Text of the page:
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I typically stray far from YouTube drama, as any professional should because its endless and often times villainizing and very polarizing with fan boys being worse than clan kids but I think that this should be reviewed because its reinforcing the precedent of privilege in influencers and relational to where most platforms are now in todays socioeconomic moderating climate. Even after posting this I expect it to be an unpopular opinion because there are different ways of looking at this. I first believe that if you have a following, it doesn't matter if you are 100k, 500k or 1m and higher you should abide by the same rules and be enforced all the same. In character as "The Act Man" he made multiple satirical tweets without understanding the depth of conversation in what he said, as things are at face value its fair that threatening and pursuing malicious activity especially to hardworking engineers and employees of YouTube is grounds for de-platforming. To preface, A back and forth battle between The Act Man and Quantum TV has now led to The Act Man being demonetized from YouTube entirely – all of which stemmed from a YouTube video back in April, in which The Act Man used sections of Quantum TV’s Elden Ring video. In response, Quantum TV threatened to issue a copyright infringement notice, despite The Act Man claiming the video was fair use. Ultimately, the copyright notice was rejected by YouTube. However, Act Man pursued the termination of Quantum’s channel, under the grounds that he abused and issued a false copyright strike – which can result in a channel being shut down, according to the platform’s own rules. One thing leads to another and... Its clear YouTube like any corporation acted on face value of evidence tweeted/posted on the internet against its interest. It is the responsibility of a company to insure its employees are safe working there. For some reason this is completely ignored in most conversations regarding this topic but its only the most recent action and response from YouTube. What we've seen is that YouTube's moderation isn't going to go in depth to drama, especially allegations without validated proof. In this same observation, like 343 Industries and Microsoft actions over Discord and other services outside of the platform are considered isolated or invalid to them. They will only act on things as they see fit and in their peripheral view and scope of the company or 3rd party investigation (that I can imagine isn't something they are interested in doing). We can deduct that YouTube, despite complaints from a partner level channel, who is basically an contractor/employee at this level does not trust him, or even the elected internal account manager whose known as a partner to the channel. We see this every day on Halo of people accusing one another of doxxing, cheating, ddosing and more and the solutions the community has been brought up before but never acknowledged. Where cheating is simply a kernel level anti-cheat (to which industry standard is really the base height in a jump rope for hackers to jump over) drama, and other events such as doxxing or being a terrible person is harder to deduce. For most just one accusation can do so much damage, I've experienced this personally, I mean people hate me that I don't even know for things that have never happened. In a digital age and where Photoshop is taught in schools very early for others to fabricate evidence its become even harder for moderators to trust others. 343 Industries created an entire job position and ticket response team for Halo support. Closing and isolating events to just Halo, so that whenever there is an event outside of Halo and outside of their scope they urge you follow up with that platform. Snickerdoodle sharing herself that events like CINC W Bane or Frightens #0666 grooming, predating and more need to be reported through Discord. Now to Act Man, there is a strong belief that there was an overenforcement unfairly towards him and not Quantum TV. While anyone can agree that's probably true it is an subjective topic altogether. I for one think that the market is so saturated that competition should be encouraged and he should have known better not to potentially lose his audience over small channel disagreements away from his gaming-centric channel. It really sucks though we've started seeing this through out the industry. 343 Industries has banned people from HaloWaypoint, Halo's Discord, Subreddit even blocking others on Twitter for opposing thoughts and even less. Repeatedly from times where the El Dewrito mod was DMCA'd to even now if you profess negatively an opinion on the Halo TV show, where do you think it'll end?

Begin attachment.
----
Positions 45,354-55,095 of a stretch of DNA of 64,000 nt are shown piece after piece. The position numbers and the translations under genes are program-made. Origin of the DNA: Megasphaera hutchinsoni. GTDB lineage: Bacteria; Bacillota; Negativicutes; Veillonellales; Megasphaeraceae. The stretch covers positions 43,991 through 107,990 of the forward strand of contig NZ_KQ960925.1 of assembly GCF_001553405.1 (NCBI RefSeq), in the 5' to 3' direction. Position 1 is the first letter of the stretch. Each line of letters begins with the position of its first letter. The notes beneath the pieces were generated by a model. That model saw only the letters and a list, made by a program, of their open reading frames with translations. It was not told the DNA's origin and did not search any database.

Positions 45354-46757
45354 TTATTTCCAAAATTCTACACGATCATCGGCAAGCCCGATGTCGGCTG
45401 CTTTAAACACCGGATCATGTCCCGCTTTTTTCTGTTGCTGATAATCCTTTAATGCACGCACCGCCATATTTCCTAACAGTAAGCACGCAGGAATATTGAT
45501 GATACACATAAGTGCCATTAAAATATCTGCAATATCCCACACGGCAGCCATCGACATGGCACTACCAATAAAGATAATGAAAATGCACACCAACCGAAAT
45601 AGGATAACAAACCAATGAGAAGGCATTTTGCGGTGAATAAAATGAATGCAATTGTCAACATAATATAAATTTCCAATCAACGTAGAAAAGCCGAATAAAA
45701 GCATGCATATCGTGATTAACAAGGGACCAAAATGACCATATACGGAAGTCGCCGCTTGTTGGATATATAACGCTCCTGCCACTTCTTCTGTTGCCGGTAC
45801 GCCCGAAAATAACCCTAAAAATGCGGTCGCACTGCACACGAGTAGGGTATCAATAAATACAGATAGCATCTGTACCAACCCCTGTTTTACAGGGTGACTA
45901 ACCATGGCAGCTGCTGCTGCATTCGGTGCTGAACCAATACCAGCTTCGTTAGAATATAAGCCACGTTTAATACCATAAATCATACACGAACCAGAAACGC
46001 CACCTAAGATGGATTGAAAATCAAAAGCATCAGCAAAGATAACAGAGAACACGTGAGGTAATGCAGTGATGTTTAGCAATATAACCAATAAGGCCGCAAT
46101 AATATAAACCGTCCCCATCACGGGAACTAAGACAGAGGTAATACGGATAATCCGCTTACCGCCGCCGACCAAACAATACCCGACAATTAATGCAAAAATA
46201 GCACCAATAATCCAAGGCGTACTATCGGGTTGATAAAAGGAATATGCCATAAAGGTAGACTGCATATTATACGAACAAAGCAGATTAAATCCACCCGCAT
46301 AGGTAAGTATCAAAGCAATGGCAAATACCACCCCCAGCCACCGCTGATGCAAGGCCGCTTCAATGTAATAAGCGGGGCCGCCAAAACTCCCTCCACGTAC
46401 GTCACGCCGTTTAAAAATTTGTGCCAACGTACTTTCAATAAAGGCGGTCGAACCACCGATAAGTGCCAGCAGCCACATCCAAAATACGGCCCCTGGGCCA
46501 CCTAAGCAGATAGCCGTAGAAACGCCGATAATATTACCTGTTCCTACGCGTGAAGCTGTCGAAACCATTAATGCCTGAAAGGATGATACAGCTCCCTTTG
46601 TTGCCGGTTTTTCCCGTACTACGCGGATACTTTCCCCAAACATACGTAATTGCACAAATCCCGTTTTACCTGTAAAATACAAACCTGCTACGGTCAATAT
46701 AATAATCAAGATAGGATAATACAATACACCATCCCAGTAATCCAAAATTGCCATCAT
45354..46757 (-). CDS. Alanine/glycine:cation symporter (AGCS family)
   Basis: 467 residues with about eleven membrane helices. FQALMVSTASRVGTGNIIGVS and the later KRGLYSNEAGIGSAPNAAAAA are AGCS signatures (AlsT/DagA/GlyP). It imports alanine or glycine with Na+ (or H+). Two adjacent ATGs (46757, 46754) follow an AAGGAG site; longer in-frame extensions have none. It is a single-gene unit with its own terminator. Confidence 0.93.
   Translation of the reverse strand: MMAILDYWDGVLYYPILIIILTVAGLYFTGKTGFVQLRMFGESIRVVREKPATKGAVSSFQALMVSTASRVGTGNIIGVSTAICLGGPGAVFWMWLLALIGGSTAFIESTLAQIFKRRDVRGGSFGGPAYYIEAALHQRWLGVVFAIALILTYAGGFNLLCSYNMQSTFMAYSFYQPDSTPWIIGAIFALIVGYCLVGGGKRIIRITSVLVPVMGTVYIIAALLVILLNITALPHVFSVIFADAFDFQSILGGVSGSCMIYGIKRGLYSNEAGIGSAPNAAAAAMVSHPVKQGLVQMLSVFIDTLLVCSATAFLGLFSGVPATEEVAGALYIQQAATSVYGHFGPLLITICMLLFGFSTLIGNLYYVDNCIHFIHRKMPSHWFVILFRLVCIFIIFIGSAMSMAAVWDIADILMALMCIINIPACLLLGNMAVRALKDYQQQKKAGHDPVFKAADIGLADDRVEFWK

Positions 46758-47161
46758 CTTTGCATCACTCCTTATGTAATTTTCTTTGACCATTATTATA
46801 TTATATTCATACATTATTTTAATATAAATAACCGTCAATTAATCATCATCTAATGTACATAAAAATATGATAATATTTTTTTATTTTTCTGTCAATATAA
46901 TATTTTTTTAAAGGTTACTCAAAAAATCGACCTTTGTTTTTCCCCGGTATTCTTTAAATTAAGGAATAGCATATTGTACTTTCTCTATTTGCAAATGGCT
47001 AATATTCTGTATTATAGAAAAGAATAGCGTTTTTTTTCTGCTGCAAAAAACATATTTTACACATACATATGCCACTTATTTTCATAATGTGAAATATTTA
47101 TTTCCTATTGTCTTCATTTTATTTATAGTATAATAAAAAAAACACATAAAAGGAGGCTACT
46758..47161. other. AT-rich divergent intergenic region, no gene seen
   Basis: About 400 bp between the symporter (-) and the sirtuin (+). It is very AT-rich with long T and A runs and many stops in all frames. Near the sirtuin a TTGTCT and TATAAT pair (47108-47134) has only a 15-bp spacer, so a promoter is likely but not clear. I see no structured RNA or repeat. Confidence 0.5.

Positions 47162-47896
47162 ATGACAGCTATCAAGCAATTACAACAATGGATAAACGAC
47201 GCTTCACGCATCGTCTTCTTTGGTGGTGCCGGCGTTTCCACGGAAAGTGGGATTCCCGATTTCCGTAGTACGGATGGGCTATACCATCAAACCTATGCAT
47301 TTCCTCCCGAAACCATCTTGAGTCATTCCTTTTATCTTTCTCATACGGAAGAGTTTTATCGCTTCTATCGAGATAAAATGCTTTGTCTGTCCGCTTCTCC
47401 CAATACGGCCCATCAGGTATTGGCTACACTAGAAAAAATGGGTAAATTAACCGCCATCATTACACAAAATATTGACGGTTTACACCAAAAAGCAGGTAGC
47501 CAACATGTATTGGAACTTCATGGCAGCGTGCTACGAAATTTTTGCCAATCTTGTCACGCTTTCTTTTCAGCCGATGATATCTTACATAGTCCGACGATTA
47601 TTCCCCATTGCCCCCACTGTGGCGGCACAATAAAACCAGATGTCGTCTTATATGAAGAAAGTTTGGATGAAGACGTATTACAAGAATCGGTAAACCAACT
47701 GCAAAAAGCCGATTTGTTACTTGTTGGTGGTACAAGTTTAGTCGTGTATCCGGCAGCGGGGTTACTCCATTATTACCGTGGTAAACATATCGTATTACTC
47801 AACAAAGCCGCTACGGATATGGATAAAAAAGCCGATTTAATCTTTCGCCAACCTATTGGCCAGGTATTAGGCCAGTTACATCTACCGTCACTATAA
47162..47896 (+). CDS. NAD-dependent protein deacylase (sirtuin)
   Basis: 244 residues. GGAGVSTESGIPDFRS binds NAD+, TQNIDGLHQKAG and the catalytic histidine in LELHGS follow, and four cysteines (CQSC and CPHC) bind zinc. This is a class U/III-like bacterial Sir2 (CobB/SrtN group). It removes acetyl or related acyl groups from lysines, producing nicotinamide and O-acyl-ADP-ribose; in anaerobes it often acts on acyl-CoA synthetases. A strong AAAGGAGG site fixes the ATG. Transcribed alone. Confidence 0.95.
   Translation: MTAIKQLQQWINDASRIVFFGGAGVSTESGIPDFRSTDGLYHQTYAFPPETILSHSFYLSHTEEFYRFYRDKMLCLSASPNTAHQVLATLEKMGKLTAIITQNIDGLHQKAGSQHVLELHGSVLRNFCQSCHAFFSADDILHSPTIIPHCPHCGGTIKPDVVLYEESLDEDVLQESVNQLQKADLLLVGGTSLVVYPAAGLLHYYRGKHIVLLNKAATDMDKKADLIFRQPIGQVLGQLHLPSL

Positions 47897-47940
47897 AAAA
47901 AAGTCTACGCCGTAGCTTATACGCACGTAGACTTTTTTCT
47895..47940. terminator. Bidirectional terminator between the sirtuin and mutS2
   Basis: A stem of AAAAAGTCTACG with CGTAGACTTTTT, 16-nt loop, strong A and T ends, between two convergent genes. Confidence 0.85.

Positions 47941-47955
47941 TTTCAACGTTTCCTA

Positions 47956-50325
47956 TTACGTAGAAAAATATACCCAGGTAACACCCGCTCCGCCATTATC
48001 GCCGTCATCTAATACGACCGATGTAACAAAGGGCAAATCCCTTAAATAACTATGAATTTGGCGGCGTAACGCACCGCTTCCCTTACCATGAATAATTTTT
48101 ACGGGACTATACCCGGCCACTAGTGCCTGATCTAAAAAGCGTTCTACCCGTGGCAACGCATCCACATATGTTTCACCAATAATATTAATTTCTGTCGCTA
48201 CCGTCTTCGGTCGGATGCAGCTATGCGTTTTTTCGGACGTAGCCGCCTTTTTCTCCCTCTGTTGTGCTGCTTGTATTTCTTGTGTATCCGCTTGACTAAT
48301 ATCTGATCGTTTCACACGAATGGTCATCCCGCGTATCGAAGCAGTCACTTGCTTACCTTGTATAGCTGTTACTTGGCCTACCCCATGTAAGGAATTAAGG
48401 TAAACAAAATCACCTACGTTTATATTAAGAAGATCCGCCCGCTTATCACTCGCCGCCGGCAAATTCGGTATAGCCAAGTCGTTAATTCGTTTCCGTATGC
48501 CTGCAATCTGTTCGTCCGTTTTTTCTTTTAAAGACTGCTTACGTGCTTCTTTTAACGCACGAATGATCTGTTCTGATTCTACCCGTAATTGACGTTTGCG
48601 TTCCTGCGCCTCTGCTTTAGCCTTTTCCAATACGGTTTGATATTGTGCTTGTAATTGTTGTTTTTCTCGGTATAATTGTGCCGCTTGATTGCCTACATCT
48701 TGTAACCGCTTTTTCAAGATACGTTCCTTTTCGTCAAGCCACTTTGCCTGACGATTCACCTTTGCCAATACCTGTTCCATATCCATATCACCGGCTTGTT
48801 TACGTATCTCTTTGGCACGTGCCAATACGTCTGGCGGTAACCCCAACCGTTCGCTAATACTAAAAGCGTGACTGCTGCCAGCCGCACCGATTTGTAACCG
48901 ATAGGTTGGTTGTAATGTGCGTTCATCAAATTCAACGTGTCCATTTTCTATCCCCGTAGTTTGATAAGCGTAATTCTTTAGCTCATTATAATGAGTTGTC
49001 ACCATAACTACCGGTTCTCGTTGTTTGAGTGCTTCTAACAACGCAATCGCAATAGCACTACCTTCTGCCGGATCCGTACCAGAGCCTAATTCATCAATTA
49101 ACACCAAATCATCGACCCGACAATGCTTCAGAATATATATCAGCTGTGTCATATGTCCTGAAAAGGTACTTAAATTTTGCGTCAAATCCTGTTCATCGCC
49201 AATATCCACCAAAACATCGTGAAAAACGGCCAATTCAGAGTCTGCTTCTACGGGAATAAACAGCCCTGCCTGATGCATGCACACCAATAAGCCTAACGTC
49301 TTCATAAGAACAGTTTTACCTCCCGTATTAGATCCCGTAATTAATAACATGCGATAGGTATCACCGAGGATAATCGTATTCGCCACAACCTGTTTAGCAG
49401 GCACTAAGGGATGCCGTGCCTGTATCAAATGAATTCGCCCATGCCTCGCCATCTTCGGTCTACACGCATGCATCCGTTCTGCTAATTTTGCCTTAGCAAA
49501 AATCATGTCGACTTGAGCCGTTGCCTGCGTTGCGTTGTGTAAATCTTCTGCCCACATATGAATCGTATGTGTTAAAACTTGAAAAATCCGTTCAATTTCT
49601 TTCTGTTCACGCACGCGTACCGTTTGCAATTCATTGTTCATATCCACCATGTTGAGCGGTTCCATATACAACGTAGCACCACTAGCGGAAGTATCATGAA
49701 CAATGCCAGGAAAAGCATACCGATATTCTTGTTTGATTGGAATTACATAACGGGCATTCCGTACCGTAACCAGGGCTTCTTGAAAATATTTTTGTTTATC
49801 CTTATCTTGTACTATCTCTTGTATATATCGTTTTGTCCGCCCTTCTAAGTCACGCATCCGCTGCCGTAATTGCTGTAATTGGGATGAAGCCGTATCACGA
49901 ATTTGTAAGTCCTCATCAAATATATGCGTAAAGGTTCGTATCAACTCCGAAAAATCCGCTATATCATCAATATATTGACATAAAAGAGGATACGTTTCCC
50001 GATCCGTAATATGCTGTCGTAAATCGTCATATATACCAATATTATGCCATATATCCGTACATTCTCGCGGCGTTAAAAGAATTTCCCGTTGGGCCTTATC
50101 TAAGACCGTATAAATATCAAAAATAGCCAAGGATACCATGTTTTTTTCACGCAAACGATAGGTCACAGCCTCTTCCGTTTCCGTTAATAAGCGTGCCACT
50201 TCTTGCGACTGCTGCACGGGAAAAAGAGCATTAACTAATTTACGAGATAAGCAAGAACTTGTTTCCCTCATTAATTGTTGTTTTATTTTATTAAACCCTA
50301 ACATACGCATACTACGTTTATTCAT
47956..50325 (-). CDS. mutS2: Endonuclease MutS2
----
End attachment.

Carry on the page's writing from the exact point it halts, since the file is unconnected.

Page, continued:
First to start this post, lets define what Technical Debt is: In software development, technical debt (also known as design debt or code debt) is the implied cost of additional rework caused by choosing an easy (limited) solution now instead of using a better approach that would take longer. Analogous with monetary debt, if technical debt is not repaid, it can accumulate "interest", making it harder to implement changes. Unaddressed technical debt increases software entropy and cost of further rework. Similarly to monetary debt, technical debt is not necessarily a bad thing, and sometimes (e.g. as a proof-of-concept) is required to move projects forward. On the other hand, some experts claim that the "technical debt" metaphor tends to minimize the ramifications, which results in insufficient prioritization of the necessary work to correct it. As a change is started on a codebase, there is often the need to make other coordinated changes in other parts of the codebase or documentation. Changes required that are not completed are considered debt, and until paid, will incur interest on top of interest, making it cumbersome to build a project. Although the term is used in software development primarily, it can also be applied to other professions. Now Technical Debt has been around since the beginning of Halo, as far back as Halo CE Around the release of Halo 5: Guardians, the Slipspace engine was secretly being worked on, and took several years to develop. The Slipspace Engine demo unveiled at E3 2018 was the culmination of years of work, and was created to showcase the level of graphical fidelity the engine could achieve. This demo was highly criticized, especially from its iteration and now. While the engine itself is largely new, remnants of the old Blam engine remain. m You can see here, courtesy of Halopedia how the engine has progressed and where we are now. In an a constant uphill battle with arrows from fans raining down 343 Industries has been going through "Technical Debt" as a problem for them in now 7 years of working with this engine. Obviously no advanced tools especially one created internally every single person apart of the studios become a master of. Even in the community, tools like Assembly that modify the game engines of BLAM are only masterfully used by less than .01% of the Halo community. We are now in year 7 of the slipspace engine and identified the problems that plague it, desync, physics issues and more but at what point is it not going to be a problem anymore? How much longer are we going to hear this response.